[box cover]

Hollow Man 2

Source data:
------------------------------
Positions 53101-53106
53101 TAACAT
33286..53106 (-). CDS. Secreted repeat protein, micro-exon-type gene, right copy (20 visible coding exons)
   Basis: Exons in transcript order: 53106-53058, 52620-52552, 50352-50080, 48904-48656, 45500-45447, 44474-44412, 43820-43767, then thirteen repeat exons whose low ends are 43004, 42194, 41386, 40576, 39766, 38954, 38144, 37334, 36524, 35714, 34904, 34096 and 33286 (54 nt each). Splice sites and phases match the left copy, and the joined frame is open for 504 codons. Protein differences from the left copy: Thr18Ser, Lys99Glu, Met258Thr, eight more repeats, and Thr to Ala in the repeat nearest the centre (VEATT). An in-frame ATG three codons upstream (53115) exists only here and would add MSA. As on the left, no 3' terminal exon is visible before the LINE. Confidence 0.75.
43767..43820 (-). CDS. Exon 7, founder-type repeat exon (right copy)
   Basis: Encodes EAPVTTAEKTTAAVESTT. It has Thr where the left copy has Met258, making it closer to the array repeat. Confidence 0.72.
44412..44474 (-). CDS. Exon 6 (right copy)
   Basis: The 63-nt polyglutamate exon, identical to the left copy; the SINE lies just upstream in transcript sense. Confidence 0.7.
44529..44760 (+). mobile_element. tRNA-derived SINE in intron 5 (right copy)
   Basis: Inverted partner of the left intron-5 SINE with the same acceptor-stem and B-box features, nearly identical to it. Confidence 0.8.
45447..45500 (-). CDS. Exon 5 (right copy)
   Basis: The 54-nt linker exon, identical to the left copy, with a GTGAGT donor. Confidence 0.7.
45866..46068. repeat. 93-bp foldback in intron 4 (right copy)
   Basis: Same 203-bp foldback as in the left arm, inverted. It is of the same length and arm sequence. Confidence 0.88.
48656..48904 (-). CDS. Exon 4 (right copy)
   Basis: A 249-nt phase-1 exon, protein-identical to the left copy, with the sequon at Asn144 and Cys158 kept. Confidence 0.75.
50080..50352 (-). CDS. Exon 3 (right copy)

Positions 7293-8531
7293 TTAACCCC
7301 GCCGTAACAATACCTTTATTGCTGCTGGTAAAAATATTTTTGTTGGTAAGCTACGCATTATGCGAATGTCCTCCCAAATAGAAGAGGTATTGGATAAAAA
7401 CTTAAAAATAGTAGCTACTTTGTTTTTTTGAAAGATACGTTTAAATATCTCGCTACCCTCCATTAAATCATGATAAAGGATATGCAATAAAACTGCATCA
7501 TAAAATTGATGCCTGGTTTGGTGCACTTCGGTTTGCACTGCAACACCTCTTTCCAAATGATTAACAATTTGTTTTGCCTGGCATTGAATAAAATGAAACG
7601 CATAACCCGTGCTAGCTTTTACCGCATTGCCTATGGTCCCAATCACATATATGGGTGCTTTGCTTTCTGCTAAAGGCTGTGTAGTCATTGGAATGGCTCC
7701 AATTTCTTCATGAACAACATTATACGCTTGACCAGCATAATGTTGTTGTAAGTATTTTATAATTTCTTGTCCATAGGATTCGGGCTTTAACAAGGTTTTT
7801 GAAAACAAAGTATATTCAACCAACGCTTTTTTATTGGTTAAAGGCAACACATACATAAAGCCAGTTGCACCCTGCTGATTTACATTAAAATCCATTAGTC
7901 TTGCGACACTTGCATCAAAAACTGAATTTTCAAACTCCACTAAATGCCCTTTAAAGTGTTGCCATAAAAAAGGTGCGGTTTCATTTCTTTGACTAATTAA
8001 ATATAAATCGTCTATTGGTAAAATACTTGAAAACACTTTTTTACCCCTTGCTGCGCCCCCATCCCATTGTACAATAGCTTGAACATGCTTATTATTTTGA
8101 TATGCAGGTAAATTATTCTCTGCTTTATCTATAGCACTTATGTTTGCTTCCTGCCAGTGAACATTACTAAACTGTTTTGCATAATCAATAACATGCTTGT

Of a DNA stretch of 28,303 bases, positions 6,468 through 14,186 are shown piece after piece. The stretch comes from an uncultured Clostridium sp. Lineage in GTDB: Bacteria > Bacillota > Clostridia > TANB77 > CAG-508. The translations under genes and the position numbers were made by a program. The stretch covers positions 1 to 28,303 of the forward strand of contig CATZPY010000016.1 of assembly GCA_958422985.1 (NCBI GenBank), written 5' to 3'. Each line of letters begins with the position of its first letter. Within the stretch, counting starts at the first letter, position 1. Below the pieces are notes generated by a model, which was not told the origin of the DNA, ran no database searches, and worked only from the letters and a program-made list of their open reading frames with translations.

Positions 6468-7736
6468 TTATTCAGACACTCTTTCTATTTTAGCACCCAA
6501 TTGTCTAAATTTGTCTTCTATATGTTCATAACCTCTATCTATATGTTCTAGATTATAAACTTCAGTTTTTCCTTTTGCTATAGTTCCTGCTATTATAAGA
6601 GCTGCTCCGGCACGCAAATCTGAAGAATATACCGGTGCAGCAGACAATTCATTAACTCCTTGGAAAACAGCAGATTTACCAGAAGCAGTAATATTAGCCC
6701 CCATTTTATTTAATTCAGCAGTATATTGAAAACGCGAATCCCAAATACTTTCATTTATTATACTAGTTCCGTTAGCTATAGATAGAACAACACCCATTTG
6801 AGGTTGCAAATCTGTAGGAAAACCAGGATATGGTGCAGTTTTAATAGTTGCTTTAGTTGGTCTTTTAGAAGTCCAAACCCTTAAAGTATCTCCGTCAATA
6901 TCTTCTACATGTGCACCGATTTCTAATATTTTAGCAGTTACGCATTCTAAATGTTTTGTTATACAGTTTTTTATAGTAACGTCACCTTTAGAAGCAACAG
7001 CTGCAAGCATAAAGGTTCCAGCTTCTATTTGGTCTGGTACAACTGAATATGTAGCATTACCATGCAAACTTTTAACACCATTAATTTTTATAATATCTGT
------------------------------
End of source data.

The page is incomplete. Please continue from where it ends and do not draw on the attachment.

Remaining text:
When a movie is a direct-to-video sequel to a film that was (at best) tepidly received at the box office, it's not exactly like the resulting film is going to be high art. And 2006's direct-to-video Hollow Man 2 makes no illusions about being anything more than a cash-in with a washed-up name player (Christian Slater) who makes no bones about being in the film as little as possible (outside of voiceovers, he's on screen for less than five minutes). But even whores like having some shred of integrity, and Hollow Man 2 is such a bad film that it comes close to being a truly great bad film and then futzes the greatest moment it could have had by trying to class that moment up. The plot is simple: Ex-military man Michael Griffin (Slater) is made invisible by secret U.S. Army experiments, and these tests turn him into a monster. As such, he's killing anyone who had anything to do with turning him invisible, which leads him to Dr. Maggie Dalton (Laura Regan), who's being protected by cop Frank Turner (Peter Facinelli). What neither Maggie or Frank know is that the government's higher-ups want to take Griffin in alive, and that makes Frank and Maggie hit the road without any other protection. Even with a sequence of gratuitous nudity, Hollow Man 2 is a pretty rote and uninteresting movie until about the 75-min. mark, when Frank takes some serum that makes him invisible too. Five minutes later it looks like one invisible man is going to have a fight with the other, and were director Claudio Faeh a sneaky genius, he would have staged such in a situation that was simply absurd. If the two combatants fighting on-screen offered no evidence of them actually being there — save for things being knocked over — it'd be a brilliant bad film (imagine strings knocking over vases and test tubes, and off-screen actors grunting while the camera pans back and forth through an empty frame and you'll get the idea). That sort of over-the-top bad would make it memorable. Instead, the invisible men fight in the rain, which means we get some cheap CG work mixed with an already "no need for it" plot that has little if no connection to the original. And that leaves just one memorable thing about this DVD — when Slater is interviewed for the "making-of" featurette "Inside Hollow Man II" (17 min.) wearing a mask that covers his face. It's just trashy enough to admire. Sony presents Hollow Man 2 on DVD in anamorphic widescreen (2.35:1) with Dolby Digital 5.1 audio. Extras include the aforementioned "making-of" spot, a "Visual FX comparison (7 min.), "Storyboard Comparison" (5 min.), a storyboard still gallery, and bonus trailers. Keep-case.

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